Holocaust

20110501-083753.jpg

Jeffrey here. Today, Holocaust Memorial Day, Joey is silent.

The Talmud teaches that everyone will be forgotten. No one knows Abraham Lincoln as a person; he is but a collection of others’ recorded observations; the real Abe Lincoln has been forgotten. Most Holocaust victims left no such record; they are forgotten even more completely. But so what? Remembering them is temporary and doesn’t help them. The dead are beyond help.

Then why have a Holocaust Memorial Day? So we can learn from the mistakes that cost refugees their lives.

As long as people have existed, some have needed refuge. People have fled abusive families, poverty, stifling cultures, war, crime, disease, prosecution. In the right circumstances, almost anything can be a reason to flee.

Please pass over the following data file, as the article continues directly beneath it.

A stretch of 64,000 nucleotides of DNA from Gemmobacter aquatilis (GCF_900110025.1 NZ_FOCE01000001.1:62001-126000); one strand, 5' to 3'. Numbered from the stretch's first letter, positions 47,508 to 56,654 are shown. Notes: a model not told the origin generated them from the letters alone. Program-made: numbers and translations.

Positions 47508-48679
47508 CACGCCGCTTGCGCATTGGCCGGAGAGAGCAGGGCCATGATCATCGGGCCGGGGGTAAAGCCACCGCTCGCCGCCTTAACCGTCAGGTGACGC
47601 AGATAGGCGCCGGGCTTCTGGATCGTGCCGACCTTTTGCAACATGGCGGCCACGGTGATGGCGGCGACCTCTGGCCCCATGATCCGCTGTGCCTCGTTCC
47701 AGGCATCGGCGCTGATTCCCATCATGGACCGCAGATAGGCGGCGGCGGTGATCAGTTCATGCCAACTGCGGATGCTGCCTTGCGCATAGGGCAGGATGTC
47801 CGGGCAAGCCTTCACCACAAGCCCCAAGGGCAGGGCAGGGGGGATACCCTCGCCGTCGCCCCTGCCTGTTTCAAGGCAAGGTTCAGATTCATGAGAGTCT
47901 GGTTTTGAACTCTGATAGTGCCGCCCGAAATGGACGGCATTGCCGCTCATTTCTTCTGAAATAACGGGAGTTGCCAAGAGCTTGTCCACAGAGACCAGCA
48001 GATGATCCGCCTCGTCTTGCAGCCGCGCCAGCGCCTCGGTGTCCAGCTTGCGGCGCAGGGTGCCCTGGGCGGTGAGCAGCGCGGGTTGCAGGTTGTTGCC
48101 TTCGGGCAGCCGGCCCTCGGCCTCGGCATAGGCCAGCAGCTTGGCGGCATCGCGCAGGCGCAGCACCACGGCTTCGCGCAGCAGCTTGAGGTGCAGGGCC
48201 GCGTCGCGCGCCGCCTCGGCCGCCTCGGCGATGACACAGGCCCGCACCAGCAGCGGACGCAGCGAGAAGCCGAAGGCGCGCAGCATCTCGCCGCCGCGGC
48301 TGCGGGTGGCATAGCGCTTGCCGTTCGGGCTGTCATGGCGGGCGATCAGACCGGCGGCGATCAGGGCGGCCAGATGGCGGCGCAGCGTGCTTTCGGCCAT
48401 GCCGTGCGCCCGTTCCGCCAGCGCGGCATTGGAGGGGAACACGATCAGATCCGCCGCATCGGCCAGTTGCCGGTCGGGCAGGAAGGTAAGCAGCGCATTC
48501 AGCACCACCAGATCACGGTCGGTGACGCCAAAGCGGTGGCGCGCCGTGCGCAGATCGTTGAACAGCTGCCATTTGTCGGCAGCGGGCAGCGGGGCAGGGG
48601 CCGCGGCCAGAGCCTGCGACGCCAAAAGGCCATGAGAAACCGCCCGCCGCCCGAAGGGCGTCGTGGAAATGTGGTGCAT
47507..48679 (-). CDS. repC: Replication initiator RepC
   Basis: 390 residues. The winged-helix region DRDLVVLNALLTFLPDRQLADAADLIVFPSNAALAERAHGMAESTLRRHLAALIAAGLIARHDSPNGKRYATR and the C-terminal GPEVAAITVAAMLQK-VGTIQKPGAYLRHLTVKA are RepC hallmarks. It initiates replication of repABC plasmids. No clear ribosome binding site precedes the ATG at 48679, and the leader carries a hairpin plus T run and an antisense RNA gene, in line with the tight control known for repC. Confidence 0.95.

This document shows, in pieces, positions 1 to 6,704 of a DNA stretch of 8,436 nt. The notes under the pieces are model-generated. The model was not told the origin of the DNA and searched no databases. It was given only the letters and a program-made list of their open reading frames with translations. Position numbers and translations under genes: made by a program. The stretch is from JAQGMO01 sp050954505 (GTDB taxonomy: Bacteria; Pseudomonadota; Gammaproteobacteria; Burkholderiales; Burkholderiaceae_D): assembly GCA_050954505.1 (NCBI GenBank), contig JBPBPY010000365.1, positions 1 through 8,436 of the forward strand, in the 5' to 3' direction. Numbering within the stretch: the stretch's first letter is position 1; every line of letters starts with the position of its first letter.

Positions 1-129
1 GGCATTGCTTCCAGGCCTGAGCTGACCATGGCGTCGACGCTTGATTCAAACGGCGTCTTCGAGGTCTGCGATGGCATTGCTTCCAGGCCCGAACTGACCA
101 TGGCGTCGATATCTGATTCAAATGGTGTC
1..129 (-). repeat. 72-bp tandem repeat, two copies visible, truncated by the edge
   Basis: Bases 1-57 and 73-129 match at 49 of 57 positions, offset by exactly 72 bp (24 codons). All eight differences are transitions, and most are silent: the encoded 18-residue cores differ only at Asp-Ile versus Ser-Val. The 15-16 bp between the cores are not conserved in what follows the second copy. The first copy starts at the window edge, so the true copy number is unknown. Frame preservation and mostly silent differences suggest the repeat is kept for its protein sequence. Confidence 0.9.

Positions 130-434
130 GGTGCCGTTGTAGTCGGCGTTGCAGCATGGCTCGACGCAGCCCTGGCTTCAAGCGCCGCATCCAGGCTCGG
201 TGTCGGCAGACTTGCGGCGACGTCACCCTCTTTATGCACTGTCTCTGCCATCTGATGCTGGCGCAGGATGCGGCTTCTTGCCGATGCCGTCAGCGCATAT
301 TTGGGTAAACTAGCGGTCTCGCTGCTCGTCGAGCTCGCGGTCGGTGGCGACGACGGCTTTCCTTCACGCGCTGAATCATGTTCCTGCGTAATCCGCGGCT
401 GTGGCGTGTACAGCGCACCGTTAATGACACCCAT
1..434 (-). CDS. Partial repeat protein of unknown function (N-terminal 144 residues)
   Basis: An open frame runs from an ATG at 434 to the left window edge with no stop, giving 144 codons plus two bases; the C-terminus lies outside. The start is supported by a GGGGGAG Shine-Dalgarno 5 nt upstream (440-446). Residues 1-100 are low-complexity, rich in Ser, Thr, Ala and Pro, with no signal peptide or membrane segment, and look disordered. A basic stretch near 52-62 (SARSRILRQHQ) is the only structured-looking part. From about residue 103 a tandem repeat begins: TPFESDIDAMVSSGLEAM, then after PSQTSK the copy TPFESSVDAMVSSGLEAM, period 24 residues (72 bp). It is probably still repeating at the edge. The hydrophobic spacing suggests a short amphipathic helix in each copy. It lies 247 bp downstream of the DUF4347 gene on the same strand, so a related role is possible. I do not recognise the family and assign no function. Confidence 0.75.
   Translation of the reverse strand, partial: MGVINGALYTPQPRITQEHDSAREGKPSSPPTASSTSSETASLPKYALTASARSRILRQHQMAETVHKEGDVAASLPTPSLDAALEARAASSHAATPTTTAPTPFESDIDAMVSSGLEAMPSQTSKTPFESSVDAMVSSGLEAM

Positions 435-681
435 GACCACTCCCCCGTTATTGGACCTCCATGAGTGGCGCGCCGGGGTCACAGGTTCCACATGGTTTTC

For most of U.S. history, refugees faced no formalities. The Pilgrims of First Thanksgiving legend fled England for Holland to escape religious persecution, then fled Holland for America so their children would not replace Pilgrim fanaticism with Dutch liberalism. Like millions of immigrants who followed them, the Pilgrims had nothing to apologize for or explain.

The rise of totalitarianism in the 1920s coincided with a significant tightening of Amerca’s borders. Millions of Europeans and Asians had to flee or die. But the right to emigrate, when it existed, was meaningless without a right to immigrate.

Most countries, including the United States, reacted with hostility or indifference to the plight of refugees, turning away those who had escaped communist and fascist murderers. That attitude abetted millions of deaths.

The West’s post-World War II shame led to international refugee agreements. In the U.S., refugee policy eventually was codified in the Refugee Act of 1980.